Since none of the partitions above overlap, it looks like that must be your correct partition table, and you can safely use all those defaults above; if you want, you could change the HPFS/NTFS partition to the bootable one (the one with the asterisk *), and then set the first FAT16 as "P" for primary. That's not necessary, but makes more sense in case you at some point get rid of linux and restore a Windows MBR. Go ahead and write the above partition table, reboot, see if by chance you can boot the HDD, and if not, please post the new results of the following from your Live CD:

sudo fdisk -lu
Let me know how it goes.

mrund
November 11th, 2008, 09:12 PM
Wow, man, you rule! That sort of worked!

Now the machine boots WinXP. No GRUB, though, so I can't boot Linux. I'm gonna see what happens if I make the Linux partition my boot partition.

caljohnsmith
November 11th, 2008, 09:15 PM
I wouldn't make your Linux partition the boot partition, because most likely you don't have Grub installed to its boot sector and won't be able to boot it. I would recommend restoring Grub to your MBR with the Grub commands I gave in post #4, but it's up to you.

mrund
November 11th, 2008, 09:34 PM
Oh, right, I forgot about that.

But in grub, both the FIND commands you suggested just make grub freeze up. Is there another way to get those numbers for where it should write the MBR?

caljohnsmith
November 11th, 2008, 09:42 PM
Make Grub "freeze up"? Do you mean you get an error 15, or what does it say? That's not a good sign. But I noticed that you have since posted the "deeper search" screen from testdisk, and your Linux partition may be the one we didn't write to the partition table. How about first posting:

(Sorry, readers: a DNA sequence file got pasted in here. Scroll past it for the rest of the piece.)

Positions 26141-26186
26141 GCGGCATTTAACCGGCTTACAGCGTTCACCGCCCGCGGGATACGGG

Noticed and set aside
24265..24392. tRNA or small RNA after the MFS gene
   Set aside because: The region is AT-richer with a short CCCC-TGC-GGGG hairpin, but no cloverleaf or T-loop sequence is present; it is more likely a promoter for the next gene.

sudo fdisk -l
And for whichever is your Linux partition (probably sda5), how about posting:

sudo mount /dev/sda5 /mnt
ls -l /mnt
And replace sda5 above if it should be different. If the mount command returns an error, then we most likely chose the wrong linux partition. Let me know what it says.

mrund
November 11th, 2008, 09:46 PM
Grub freezes up = I hit enter and it ceases to accept input. Just a blinking cursor after the command.

ubuntu@ubuntu:~$ sudo fdisk -l

Disk /dev/sda: 60.0 GB, 60011642880 bytes
255 heads, 63 sectors/track, 7296 cylinders
Units = cylinders of 16065 * 512 = 8225280 bytes
Disk identifier: 0x29322931

Device Boot Start End Blocks Id System
/dev/sda1 1 12 96358+ 6 FAT16
/dev/sda2 * 13 3454 27647865 7 HPFS/NTFS
/dev/sda3 3455 6936 27969165 f W95 Ext'd (LBA)
/dev/sda4 6937 7295 2883667+ c W95 FAT32 (LBA)
/dev/sda5 3455 6790 26796388+ 83 Linux
/dev/sda6 6791 6936 1172713+ 82 Linux swap / Solaris
ubuntu@ubuntu:~$ sudo mount /dev/sda5 /mnt
mount: wrong fs type, bad option, bad superblock on /dev/sda5,
missing codepage or helper program, or other error
In some cases useful info is found in syslog - try
dmesg | tail or so

ubuntu@ubuntu:~$

caljohnsmith
November 11th, 2008, 10:00 PM
OK, looks like we unfortunately specified the wrong linux partition before, but since there's only two choices, I think we have a good chance of getting it right this time: :)



Disk /dev/sda - 60 GB / 55 GiB - CHS 7296 255 63
Partition Start End Size in sectors
P FAT16 >32M 0 1 1 11 254 63 192717 [DellUtility]
* HPFS - NTFS 12 0 1 3453 254 63 55295730
D HPFS - NTFS 12 0 1 4091 254 63 65545200
D HPFS - NTFS 12 0 1 6934 254 63 111217995